@Kris: perhaps you're not familiar with IETF. When the editor who repeatedly dismisses the entire problem as irrelevant says to "propose text", he's really telling you to fuck off in a different way. Many people including working group chairs were rather taken aback by the working group participants' bad manners -- especially since I a) have no stake in its outcome and b) came questioning whether what I was seeing was actually the case (and was invited by the working group chair to bring it up after a private conversation). And in fact, I suggested many concrete changes to the threats draft. My solace is that OAuth is a disaster so that the likelihood of it being widely deployed beyond the usual suspects is low.

insane coder said...

Hello Antonio Sanso,

I'm not looking to replace OAuth, at least not in the cases it was best designed for. But I am looking for it to stop being used as authentication for APIs.

What aspects of my suggestions did you find lacking?

Hello Michael Thomas,

The reason why I wrote this article is because many big players are switching to using OAuth for their APIs, and it is becoming a disaster.

IBM, Microsoft, Cisco, and others are creating new services with APIs behind OAuth, or switching existing authentication routines to OAuth.

Their services are ending up only working with web browsers, and in very limited annoying scenarios. This makes designing desktop software or advanced software which makes use of these services very difficult, extremely user unfriendly, or just plain impossible.

I've spoke to some managers and developers at respective corporations, and no one can give a clear reason as to why they're using/switching to OAuth, but all claiming they have to use it. They're also looking for more third party adoption, but not getting it and wondering what's wrong, yet don't want to listen to feedback.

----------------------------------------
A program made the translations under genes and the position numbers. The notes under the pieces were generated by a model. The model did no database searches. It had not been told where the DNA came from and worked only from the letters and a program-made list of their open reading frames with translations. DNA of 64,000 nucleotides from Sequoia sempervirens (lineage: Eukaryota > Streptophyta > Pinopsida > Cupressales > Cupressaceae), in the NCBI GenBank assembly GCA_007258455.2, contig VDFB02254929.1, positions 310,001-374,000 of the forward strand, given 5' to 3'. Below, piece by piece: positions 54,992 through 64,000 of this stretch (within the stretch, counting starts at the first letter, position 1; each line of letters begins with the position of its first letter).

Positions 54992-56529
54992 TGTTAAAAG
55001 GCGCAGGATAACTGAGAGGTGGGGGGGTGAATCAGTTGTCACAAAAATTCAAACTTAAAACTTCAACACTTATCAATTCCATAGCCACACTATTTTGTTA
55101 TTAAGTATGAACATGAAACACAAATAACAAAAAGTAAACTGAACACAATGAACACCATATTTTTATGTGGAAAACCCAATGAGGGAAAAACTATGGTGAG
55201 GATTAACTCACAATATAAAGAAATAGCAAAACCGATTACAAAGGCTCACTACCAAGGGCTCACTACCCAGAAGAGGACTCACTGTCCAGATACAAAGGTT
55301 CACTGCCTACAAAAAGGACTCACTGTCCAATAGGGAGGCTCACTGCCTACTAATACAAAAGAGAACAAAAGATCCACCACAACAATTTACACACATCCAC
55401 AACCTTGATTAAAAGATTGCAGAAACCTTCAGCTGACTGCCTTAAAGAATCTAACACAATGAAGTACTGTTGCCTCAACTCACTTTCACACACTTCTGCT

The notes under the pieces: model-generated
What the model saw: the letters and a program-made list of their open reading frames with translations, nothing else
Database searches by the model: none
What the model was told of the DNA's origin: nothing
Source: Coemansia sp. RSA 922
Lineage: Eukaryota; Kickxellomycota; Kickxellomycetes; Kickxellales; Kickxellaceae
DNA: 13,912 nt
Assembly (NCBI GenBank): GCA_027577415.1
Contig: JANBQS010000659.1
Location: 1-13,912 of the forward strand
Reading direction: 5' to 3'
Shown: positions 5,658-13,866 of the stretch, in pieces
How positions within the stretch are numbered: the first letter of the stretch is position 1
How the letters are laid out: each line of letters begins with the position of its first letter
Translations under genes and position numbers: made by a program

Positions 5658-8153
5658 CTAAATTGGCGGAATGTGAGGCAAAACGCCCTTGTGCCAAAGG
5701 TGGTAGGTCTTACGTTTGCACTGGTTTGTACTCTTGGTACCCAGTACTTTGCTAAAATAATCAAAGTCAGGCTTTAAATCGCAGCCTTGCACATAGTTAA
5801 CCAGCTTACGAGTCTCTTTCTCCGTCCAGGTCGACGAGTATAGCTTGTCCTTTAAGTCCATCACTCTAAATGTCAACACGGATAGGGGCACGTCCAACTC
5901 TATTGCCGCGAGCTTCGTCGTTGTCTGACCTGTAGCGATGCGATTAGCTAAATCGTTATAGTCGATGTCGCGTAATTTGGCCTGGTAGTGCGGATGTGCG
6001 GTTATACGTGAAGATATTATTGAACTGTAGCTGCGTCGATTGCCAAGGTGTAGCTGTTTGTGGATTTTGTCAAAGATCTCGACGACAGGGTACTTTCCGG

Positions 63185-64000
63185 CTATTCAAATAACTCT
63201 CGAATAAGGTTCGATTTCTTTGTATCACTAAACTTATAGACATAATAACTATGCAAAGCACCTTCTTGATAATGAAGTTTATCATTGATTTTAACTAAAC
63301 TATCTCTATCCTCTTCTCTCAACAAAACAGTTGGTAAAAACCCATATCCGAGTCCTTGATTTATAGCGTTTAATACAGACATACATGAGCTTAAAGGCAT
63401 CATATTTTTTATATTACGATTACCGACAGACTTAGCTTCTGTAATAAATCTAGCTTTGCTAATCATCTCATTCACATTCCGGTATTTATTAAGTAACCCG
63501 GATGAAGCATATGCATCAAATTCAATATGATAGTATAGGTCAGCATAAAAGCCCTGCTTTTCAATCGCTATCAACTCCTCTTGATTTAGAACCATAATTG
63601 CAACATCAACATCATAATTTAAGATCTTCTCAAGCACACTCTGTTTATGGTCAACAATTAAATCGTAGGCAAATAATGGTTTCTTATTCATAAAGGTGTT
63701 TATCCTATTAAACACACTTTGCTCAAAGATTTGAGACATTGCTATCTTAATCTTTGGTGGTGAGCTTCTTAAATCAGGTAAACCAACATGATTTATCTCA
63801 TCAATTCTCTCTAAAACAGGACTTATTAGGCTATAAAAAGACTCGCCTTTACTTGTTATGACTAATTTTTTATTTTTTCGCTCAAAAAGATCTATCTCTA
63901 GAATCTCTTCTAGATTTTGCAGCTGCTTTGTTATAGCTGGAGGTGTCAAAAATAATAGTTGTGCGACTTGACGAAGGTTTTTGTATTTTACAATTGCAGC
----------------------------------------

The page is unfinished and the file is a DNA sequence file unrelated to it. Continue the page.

John Thomas said...

It may be that
1. inter-website communication
2. enterprise software
3. native app-clients
have different needs, and OAuth was a protocol designed for #1 and then hammered into #2 and #3. Maybe there is a solution for all three, but it may need a careful consideration of what each use-case needs.

For #3, the login via browser workflow especially just bugs me. I hate the idea that one application has to open up another application just for a login. If we are going outside the application for the login, let's make an easier api for websites to access OS-level authentication.

My personal use case is I want to make a nice tool to pull data out of my social networking sites and use it for my custom applications without ever logging back into the website if I do not want to. Essentially what I want is something like IMAP or POP for data. Oauth does not match that need.

Oh well, back to scraping websites and parsing out the data.

ll said...

> But I am looking for it to stop being used as authentication for APIs.

OAuth has been designed (as you know) as an authorization protocol.

Should you look toward authentication you better look at Open ID Connect

ll said...

>What aspects of my suggestions did you find lacking?

there is a bit too much FUD for my taste

Marta said...

I agree with Antonio.
If you prefer using Basic Authentication, going to a website to copy&paste codes...what is the advantage for the user or developer?
Then you might as well use OAuth2 resource owner grant type and at least get some benefit by not having to store username/password locally and reauthenticate every time.

insane coder said...

Hello Marta:

If you manually initiate the process and copy and paste, you avoid man-in-the-middle attacks.
The attack descrived above can only occur where the website initiates the process, as is common in OAuth workflows.

The advantage of Basic Authentication for developers is that it's already well supported by major libraries, and standardized. With OAuth, they can be using 1, 1a, dozens of flavors of 2, not something that your favorite libraries is necessarily going to support.

Note point 6 here: "Document your OAuth implementation".

It is quite sad when there's a supposed "standard" that has many implementation details that need documenting to use.

Standards are supposed to be about interoperability.

insane coder said...

Oh and in case it wasn't clear, you don't need to store actual user credentials and use those via Basic Auth.

You store your special API keys and send those via Basic.

insane coder said...

A follow up has been posted.

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Upon my arrival, I was greeted by one of their project managers who seemed as thrilled as a three-year-old showing off crayon artwork on a freshly painted living room wall. This manager proudly announced that the company had made the decision to transition their API authentication to OAuth and phase out all other authentication models. My immediate reaction was to inquire why they were simultaneously seeking additional assistance to bolster security while making this exclusive move to OAuth.